A small benchmark for functional languages targeting web browsers

2 July 2022 (programming haskell idris javascript)

I had an idea for a retro-gaming project that will require a MOS 6502 emulator that runs smoothly in the browser and can be customized easily. Because I only need the most basic of functionality from the emulation (I don't need to support interrupts, timing accuracy, or even the notion of cycles), I thought I'd just quickly write one. This post is not about the actual retro-gaming project that prompted this, but instead, my experience with the performance of the generated code using various functional-for-web languages.

As I usually do in situations like this, I started with a Haskell implementation to serve as a kind of executable specification, to make sure my understanding of the details of various 6502 instructions is correct. This Haskell implementation is nothing fancy: the outside world is modelled as a class MonadIO m => MonadMachine m, and the CPU itself runs in MonadMachine m => ReaderT CPU m, using IORefs in the CPU record for registers.

The languages

Ironing out all the wrinkles took a whole day, but once it worked well enough, it was time for the next step: rewriting it in a language that can then target the browser. PureScript seemed like an obvious choice: it's used a lot in the real world so it should be mature enough, and with how simple my Haskell code is, PureScript's idiosyncracies compared to Haskell shouldn't really come into play beyond the syntax level. The one thing that annoyed me to no end was that numeric literals are not overloaded, so all Word8s in my code had to be manually fromIntegral'd; and, in an emulator of an eight-bit CPU, there's a ton of Word8 literals...

The second contender was Idris 2. I've had good experience with Idris 1 for the web when I wrote the ICFP Bingo web app, but that project was all about the DOM manipulation and no computation. I was curious what performance I can get from Idris 2's JavaScript backend.

And then I had to include Asterius, a GHC-based compiler emitting WebAssembly. Its GitHub page states it is "actively maintained by Tweag I/O", but it's actually in quite a rough shape: the documentation on how to build it is out of date, so the only way to try it is via a 20G Docker container...

Notably missing from this list is GHCJS. Unfortunately, I couldn't find an up-to-date version of it; it seems the project, or at least work on integrating with standard Haskell tools like Stack, has died off.

To compare performances, I load the same memory image into the various emulators, set the program counter to the same starting point, and run it for 4142 instructions until a certain target instruction is reached. To paper over the browser's JavaScript JIT engine etc., each test runs for 100 times first as a warm-up, then 100 times measured.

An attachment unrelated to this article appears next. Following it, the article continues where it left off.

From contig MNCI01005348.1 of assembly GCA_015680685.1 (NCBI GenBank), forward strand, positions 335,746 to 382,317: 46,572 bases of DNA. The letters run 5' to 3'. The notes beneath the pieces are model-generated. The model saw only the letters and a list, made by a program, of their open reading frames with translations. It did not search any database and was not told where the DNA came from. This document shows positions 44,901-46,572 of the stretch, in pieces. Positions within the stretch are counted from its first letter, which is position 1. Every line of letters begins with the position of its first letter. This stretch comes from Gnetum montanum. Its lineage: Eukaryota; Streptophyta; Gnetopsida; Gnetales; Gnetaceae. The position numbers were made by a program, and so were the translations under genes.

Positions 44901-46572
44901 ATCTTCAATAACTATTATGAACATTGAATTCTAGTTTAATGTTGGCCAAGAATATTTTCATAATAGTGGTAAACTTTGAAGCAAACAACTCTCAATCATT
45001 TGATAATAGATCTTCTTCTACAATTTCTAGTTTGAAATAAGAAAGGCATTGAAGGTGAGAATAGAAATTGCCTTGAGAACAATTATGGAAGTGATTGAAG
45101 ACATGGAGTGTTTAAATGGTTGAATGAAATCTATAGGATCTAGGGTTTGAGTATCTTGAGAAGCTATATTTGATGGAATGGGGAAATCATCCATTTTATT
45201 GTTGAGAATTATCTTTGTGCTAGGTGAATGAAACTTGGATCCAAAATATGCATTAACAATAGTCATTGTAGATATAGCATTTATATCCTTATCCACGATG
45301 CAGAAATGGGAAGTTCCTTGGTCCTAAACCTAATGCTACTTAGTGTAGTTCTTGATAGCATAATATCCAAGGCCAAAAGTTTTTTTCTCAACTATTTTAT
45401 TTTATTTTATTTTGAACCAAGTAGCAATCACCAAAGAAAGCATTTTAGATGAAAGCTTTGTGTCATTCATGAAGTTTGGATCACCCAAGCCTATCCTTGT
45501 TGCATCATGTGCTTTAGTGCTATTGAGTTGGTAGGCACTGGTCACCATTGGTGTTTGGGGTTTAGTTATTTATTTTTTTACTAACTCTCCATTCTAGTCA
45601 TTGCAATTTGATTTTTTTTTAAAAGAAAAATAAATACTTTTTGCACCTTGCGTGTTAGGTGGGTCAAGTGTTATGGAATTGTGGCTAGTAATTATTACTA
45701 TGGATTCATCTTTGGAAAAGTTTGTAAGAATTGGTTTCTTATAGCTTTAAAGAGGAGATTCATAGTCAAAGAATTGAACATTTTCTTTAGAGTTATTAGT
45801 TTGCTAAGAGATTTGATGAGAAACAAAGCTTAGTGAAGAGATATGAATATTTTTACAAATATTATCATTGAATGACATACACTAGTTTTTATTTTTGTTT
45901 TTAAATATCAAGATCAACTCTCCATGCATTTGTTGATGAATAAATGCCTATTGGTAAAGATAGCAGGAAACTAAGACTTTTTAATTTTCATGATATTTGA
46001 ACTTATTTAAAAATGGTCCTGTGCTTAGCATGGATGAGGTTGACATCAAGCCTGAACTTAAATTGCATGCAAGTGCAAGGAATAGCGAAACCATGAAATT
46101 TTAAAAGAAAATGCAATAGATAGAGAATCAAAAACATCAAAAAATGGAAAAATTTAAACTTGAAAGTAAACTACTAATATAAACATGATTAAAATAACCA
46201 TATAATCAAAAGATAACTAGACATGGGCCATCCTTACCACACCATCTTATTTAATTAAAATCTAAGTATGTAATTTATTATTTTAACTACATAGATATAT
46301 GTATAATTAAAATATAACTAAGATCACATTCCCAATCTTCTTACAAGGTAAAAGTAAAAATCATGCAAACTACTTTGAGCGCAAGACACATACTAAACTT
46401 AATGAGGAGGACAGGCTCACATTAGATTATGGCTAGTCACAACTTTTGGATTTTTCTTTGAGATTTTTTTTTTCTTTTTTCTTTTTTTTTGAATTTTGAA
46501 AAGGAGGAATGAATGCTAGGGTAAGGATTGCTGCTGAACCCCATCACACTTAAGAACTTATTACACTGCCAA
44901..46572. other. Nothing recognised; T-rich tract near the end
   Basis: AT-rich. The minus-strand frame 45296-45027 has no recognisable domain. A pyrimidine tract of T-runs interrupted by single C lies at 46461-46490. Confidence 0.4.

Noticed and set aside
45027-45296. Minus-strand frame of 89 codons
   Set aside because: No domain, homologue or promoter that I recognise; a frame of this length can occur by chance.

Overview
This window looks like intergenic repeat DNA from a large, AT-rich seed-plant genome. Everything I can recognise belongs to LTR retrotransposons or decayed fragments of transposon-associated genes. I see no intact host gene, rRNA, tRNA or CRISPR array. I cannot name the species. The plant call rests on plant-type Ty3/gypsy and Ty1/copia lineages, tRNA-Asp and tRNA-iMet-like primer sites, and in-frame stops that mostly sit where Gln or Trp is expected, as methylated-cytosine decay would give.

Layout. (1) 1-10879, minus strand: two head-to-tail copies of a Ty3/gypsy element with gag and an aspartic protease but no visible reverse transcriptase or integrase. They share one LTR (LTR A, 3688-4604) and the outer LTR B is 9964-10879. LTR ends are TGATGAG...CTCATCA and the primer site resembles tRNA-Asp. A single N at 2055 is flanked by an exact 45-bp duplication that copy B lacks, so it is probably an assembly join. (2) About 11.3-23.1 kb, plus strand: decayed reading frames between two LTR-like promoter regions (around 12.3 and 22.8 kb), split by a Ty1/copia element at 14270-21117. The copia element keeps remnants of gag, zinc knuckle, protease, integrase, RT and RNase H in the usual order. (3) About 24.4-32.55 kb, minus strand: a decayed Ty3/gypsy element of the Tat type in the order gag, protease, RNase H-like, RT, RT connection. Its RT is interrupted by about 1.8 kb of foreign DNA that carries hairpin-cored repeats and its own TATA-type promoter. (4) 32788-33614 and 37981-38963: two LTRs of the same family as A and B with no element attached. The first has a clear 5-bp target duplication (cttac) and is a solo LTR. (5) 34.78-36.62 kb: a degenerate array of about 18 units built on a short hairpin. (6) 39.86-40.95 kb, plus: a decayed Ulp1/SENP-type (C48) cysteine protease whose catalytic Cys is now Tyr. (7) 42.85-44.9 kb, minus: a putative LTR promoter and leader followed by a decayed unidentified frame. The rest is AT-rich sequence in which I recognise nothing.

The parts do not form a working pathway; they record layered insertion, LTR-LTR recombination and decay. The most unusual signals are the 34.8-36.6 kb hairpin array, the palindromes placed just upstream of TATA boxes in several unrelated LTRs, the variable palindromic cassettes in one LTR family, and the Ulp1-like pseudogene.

Beside the PureScript, Idris 2, and GHC/Asterius implementations, I have also added a fourth version to serve as the baseline: vanilla JavaScript. Of course, I tried to make it as close to the functional versions as possible; I hope what I wrote is close to what could reasonably be expected as the output of a compiler.

Performance results

The following numbers come from the collected implementations in this GitHub repo. The PureScript and Idris 2 versions have been improved based on ideas from the respective Discord channels. For PureScript, using the CPS-transformed version of Reader helped; and in the case of Idris 2, Stefan Höck's changes of arguments instead of ReaderT, and using PrimIO when looping over instructions, improved performance dramatically.

Implementation Generated code size (bytes) Average time of 4142 instructions (ms)
JavaScript 12,877 0.98
ReasonML/ReScript 27,252 1.77
Idris 2 60,379 6.38
Clean 225,283 39.41
PureScript 151,536 137.03
GHC/Asterius 1,448,826 346.73

So Idris 2 comes out way ahead of the pack here: unless you're willing to program in JavaScript, it's by far your best bet both for tiny deployment size and superb performance. All that remains to improve is to compile monad transformer stacks better so that the original ReaderT code works as well as the version using implicit parameters

To run the benchmark yourself, checkout the GitHub repo, run make in the top-level directory, and then use a web browser to open _build/index.html and use the JavaScript console to run await measureAll().

Update on 2022-07-08

I've added ReScript (ReasonML for the browser), which comes in as the new functional champion! I still wouldn't want to write this program in ReScript, though, because of the extra pain caused it lacks not only overloaded literals, but even type-driven operator resolution...

Also today, I have received a pull request from Camil Staps that adds a Clean implementation.

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